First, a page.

On 08/08/2017 06:15 AM, Rik van Riel wrote:
> On Tue, 2017-08-08 at 11:58 +0200, Florian Weimer wrote:
>> On 08/07/2017 08:23 PM, Mike Kravetz wrote:
>>> If my thoughts above are correct, what about returning EINVAL if
>>> attempts to set MADV_DONTFORK on mappings set up for sharing?
>> That's my preference as well. If there is a use case for shared or
>> non-anonymous mappings, then we can implement MADV_DONTFORK with the
>> semantics for this use case. If we pick some arbitrary semantics
>> without any use case, we might end up with something that's not
> MADV_DONTFORK is existing semantics, and it is enforced
> on shared, non-anonymous mappings. It is frequently used
> for things like device mappings, which should not be
> inherited by a child process, because the device can only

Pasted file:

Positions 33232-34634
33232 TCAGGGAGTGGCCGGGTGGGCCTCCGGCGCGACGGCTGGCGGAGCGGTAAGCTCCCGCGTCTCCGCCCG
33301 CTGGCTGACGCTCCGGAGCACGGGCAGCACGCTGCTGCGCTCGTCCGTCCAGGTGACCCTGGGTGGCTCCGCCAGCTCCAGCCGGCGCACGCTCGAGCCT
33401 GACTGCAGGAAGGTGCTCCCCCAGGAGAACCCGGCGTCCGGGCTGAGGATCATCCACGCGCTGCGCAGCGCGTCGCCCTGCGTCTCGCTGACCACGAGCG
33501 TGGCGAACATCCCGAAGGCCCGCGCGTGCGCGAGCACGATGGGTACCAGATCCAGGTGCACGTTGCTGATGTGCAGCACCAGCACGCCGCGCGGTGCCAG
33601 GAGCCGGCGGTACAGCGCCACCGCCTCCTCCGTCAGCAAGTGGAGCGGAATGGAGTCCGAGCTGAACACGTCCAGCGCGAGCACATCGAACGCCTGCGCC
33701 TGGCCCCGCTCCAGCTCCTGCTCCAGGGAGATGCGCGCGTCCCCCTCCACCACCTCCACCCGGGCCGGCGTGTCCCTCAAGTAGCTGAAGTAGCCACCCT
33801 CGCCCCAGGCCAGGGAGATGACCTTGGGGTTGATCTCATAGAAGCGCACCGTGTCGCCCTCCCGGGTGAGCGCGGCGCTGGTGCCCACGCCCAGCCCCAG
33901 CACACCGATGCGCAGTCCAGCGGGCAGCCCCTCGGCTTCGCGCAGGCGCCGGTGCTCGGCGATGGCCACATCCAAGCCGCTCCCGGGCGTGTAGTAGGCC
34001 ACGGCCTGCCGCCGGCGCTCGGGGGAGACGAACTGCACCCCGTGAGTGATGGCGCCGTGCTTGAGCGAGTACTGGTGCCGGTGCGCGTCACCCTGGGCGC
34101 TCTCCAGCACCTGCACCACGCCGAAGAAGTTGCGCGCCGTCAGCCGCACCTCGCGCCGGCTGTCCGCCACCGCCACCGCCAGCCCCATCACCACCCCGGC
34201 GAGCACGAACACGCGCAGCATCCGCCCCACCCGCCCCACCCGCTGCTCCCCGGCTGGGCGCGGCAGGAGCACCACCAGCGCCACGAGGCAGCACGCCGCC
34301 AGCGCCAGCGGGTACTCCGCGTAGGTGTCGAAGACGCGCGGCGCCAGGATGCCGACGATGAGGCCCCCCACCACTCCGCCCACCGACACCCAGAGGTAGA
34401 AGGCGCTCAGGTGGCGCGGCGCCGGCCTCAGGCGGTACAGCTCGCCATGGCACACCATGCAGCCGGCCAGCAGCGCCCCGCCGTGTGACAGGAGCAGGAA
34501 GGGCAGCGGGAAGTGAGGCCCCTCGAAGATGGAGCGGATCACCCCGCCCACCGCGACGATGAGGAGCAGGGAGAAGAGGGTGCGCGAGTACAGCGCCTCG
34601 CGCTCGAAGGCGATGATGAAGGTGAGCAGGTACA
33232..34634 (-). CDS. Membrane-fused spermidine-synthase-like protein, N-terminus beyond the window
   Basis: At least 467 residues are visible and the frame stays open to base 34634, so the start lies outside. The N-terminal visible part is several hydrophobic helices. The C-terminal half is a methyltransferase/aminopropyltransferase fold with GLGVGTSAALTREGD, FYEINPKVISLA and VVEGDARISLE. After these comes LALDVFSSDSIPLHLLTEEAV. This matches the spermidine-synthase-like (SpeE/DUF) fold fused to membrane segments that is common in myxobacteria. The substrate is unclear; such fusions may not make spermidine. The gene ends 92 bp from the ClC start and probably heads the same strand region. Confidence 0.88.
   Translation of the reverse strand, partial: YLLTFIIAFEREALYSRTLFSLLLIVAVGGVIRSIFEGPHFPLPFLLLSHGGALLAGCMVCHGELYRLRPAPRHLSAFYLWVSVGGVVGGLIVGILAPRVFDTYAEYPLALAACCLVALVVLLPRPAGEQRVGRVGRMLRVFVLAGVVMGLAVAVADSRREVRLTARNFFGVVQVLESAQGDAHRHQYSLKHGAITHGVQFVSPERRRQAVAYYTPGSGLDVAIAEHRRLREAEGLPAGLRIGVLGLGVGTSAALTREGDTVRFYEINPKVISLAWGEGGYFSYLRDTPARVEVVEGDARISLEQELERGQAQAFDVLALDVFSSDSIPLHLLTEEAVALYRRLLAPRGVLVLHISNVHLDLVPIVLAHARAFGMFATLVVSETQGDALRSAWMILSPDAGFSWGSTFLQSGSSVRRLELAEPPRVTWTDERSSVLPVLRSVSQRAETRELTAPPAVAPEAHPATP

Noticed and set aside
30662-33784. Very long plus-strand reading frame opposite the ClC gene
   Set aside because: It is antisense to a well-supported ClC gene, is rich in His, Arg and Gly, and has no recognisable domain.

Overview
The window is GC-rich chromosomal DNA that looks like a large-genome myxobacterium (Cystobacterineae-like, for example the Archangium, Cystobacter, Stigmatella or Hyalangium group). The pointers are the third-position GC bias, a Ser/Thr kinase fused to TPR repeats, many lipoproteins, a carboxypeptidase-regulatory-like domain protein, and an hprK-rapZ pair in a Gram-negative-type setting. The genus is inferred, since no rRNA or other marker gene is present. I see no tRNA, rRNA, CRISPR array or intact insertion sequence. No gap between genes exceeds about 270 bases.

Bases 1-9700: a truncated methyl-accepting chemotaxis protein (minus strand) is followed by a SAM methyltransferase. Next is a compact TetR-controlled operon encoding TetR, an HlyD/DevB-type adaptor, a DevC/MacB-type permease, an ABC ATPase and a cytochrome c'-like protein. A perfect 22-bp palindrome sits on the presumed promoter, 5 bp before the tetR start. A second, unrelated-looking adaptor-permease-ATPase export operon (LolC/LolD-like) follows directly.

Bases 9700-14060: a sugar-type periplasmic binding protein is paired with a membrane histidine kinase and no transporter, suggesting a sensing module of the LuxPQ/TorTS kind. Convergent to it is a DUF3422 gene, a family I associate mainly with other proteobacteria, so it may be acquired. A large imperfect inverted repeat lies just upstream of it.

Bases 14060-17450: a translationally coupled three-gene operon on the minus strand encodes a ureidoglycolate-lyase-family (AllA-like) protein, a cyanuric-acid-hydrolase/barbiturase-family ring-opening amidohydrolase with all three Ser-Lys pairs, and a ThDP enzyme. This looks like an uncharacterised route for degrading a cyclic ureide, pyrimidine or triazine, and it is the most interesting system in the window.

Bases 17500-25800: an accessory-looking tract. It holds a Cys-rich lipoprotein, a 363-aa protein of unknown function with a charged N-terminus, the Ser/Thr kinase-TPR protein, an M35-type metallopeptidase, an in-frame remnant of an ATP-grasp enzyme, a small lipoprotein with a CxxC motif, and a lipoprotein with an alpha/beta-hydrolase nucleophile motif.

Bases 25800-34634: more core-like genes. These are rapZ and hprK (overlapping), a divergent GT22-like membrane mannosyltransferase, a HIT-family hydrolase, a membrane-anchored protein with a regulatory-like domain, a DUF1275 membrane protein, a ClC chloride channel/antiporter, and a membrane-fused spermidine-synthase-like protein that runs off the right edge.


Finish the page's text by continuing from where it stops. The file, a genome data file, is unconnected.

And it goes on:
> be used by one process at a time.
> When someone requests MADV_DONTFORK on a shared VMA, they
> will get it. The later madvise request overrides the mmap
> flags that were used earlier.
> The question is, should MADV_WIPEONFORK (introduced by
> this series) have not just different semantics, but also
> totally different behavior from MADV_DONTFORK?
Sorry for the confusion. I accidentally used MADV_DONTFORK instead
of MADV_WIPEONFORK in my reply (which Florian commented on).
> Does the principle of least surprise dictate that the
> last request determines the policy on an area, or should
> later requests not be able to override policy that was
> set at mmap time?
That is the question.
The other question I was trying to bring up is "What does MADV_WIPEONFORK
mean for various types of mappings?" For example, if we allow
MADV_WIPEONFORK on a file backed mapping what does that mapping look
like in the child after fork? Does it have any connection at all to the
file? Or, do we drop all references to the file and essentially transform
it to a private (or shared?) anonymous mapping after fork. What about
System V shared memory? What about hugetlb?
If the use case is fairly specific, then perhaps it makes sense to
make MADV_WIPEONFORK not applicable (EINVAL) for mappings where the
result is 'questionable'.